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How do you read and display data from .txt files?

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1  
some more information in the question would probably help you get better answers. Information about what you do know, what you think you know, etc can help target if there are any specific questions. –  Ryan Guill Apr 8 '09 at 19:02

6 Answers 6

up vote 19 down vote accepted
BufferedReader in = new BufferedReader(new FileReader("<Filename>"));

Then, you can use in.readLine(); to read a single line at a time. To read until the end, write a while loop as such:

String line;
while((line = in.readLine()) != null)
{
    System.out.println(line);
}
in.close();
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1  
Remember to add in.close(); at the end of your code. –  lyen Jan 14 at 6:35

If your file is strictly text, I prefer to use the java.util.Scanner class.

You can create a Scanner out of a file by:

Scanner fileIn = new Scanner(new File(thePathToYourFile));

Then, you can read text from the file using the methods:

fileIn.nextLine(); // Reads one line from the file
fileIn.next(); // Reads one word from the file

And, you can check if there is any more text left with:

fileIn.hasNext(); // Returns true if there is another word in the file
fileIn.hasNextLine(); // Returns true if there is another line to read from the file

Once you have read the text, and saved it into a String, you can print the string to the command line with:

System.out.print(aString);
System.out.println(aString);

The posted link contains the full specification for the Scanner class. It will be helpful to assist you with what ever else you may want to do.

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I always forget about Scanner, never having actually used it... Shame it takes a charset name though :( (And I'd recommend always explicitly specifying the charset) –  Jon Skeet Apr 8 '09 at 19:08
    
Well, I am assuming the simplest possible scenario. Adding charsets in can get confusing. Usually you don't have to worry about it. –  jjnguy Apr 8 '09 at 19:10
    
But Scanners are great for quick and dirty text file reading. –  jjnguy Apr 8 '09 at 19:11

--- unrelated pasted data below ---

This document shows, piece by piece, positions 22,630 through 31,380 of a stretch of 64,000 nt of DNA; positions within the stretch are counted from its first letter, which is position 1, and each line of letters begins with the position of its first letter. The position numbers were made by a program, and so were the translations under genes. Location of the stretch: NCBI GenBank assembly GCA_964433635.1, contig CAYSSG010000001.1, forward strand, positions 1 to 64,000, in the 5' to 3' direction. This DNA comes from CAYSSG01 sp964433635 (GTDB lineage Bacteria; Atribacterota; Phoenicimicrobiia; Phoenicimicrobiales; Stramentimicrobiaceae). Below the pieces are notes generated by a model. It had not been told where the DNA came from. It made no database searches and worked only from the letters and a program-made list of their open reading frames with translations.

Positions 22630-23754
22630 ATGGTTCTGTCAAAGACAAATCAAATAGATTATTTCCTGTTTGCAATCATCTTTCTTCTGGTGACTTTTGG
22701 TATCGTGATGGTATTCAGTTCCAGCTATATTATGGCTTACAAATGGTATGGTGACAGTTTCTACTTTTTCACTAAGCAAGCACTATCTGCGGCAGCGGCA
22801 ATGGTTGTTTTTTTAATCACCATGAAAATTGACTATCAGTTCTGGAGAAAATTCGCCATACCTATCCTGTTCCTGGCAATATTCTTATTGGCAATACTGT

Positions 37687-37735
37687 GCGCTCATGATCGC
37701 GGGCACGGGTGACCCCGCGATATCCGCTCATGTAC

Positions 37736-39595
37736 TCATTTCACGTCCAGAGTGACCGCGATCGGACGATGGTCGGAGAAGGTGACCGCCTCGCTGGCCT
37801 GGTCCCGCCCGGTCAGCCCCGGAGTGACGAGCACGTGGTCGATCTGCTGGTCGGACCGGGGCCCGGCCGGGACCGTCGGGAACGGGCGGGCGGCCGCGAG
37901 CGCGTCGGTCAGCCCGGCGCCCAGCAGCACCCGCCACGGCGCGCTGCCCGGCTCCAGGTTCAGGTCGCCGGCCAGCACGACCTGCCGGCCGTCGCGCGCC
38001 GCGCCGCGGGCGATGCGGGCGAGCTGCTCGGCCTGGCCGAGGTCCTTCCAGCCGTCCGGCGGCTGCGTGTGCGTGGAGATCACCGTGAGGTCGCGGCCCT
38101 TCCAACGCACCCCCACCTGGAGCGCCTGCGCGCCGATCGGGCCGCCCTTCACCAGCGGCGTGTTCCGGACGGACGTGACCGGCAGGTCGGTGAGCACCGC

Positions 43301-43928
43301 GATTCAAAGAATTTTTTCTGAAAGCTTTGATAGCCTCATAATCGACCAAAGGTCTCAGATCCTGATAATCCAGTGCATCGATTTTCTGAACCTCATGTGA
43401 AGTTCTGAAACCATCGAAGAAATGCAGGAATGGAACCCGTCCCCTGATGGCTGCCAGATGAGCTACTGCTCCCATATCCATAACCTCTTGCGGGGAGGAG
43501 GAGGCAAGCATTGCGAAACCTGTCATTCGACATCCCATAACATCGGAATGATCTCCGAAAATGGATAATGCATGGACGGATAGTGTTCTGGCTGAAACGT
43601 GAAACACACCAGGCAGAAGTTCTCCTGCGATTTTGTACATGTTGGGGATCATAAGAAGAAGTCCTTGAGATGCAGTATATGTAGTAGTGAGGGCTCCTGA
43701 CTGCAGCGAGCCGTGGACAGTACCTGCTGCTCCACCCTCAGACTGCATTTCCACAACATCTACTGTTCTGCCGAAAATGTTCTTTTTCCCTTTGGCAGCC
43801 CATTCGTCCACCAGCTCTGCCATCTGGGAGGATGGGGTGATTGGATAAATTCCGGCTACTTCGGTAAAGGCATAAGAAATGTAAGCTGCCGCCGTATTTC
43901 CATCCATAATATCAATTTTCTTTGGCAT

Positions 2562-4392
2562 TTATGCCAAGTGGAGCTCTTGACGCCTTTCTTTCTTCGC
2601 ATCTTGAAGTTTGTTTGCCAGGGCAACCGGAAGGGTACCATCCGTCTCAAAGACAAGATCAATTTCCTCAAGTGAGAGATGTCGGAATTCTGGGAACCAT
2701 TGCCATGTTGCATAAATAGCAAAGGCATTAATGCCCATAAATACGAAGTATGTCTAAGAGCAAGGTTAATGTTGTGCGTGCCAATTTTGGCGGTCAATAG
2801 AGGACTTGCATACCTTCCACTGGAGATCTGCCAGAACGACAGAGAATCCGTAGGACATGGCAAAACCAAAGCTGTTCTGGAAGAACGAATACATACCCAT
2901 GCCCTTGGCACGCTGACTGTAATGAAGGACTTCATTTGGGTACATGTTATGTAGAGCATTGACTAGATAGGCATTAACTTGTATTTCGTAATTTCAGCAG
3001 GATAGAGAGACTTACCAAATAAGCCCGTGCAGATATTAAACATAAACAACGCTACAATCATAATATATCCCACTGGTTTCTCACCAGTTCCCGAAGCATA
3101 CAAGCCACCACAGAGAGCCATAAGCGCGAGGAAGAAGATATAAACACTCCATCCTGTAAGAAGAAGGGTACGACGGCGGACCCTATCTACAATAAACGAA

I very rarely want to make my code system-dependent, which is what happens if you omit the charset. If I did want to use the default charset, I'd do so explicitly (Charset.defaultCharset().name()) Character encodings are a pain, but the sooner they're understood the better IMO. –  Jon Skeet Apr 8 '09 at 19:14
    
I guess I'd rather pander to what I think the question asker is looking for. He/she probably looking to make their code system-independent. –  jjnguy Apr 8 '09 at 19:17

In general:

  • Create a FileInputStream for the file.
  • Create an InputStreamReader wrapping the input stream, specifying the correct encoding
  • Optionally create a BufferedReader around the InputStreamReader, which makes it simpler to read a line at a time.
  • Read until there's no more data (e.g. readLine returns null)
  • Display data as you go or buffer it up for later.

If you need more help than that, please be more specific in your question.

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I love this piece of code, use it to load a file into one String:

File file = new File("/my/location");
String contents = new Scanner(file).useDelimiter("\\Z").next();
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If you want to take some shortcuts you can use Apache Commons IO:

import org.apache.commons.io.FileUtils;

String data = FileUtils.readFileToString(new File("..."), "UTF-8");
System.out.println(data);

:-)

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You most likely will want to use the FileInputStream class:

int character;
StringBuffer buffer = new StringBuffer("");
FileInputStream inputStream = new FileInputStream(new File("/home/jessy/file.txt"));

while( (character = inputStream.read()) != -1)
        buffer.append((char) character);

inputStream.close();
System.out.println(buffer);

You will also want to catch some of the exceptions thrown by the read() method and FileInputStream constructor, but those are implementation details specific to your project.

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inputStream.read() doesn't return a character - it returns a byte (as an int, admittedly, but they're very different things). To read text, you should be using a Reader. –  Jon Skeet Apr 8 '09 at 19:08

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